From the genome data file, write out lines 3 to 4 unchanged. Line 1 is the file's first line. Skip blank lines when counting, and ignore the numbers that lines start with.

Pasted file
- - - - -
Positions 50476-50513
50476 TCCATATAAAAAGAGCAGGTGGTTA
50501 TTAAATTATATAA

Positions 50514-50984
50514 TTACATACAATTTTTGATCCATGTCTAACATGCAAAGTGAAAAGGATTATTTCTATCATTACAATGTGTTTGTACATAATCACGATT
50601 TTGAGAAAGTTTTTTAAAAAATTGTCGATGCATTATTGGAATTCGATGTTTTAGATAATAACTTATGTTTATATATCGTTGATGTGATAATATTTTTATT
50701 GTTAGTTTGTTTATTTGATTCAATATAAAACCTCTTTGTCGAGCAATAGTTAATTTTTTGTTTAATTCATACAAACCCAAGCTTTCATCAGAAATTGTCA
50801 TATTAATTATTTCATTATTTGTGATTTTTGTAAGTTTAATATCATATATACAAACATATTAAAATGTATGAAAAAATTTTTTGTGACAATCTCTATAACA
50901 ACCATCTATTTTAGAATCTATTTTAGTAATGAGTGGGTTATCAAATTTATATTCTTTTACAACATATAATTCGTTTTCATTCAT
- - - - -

50501 TTAAATTATATAA

Positions 50514-50984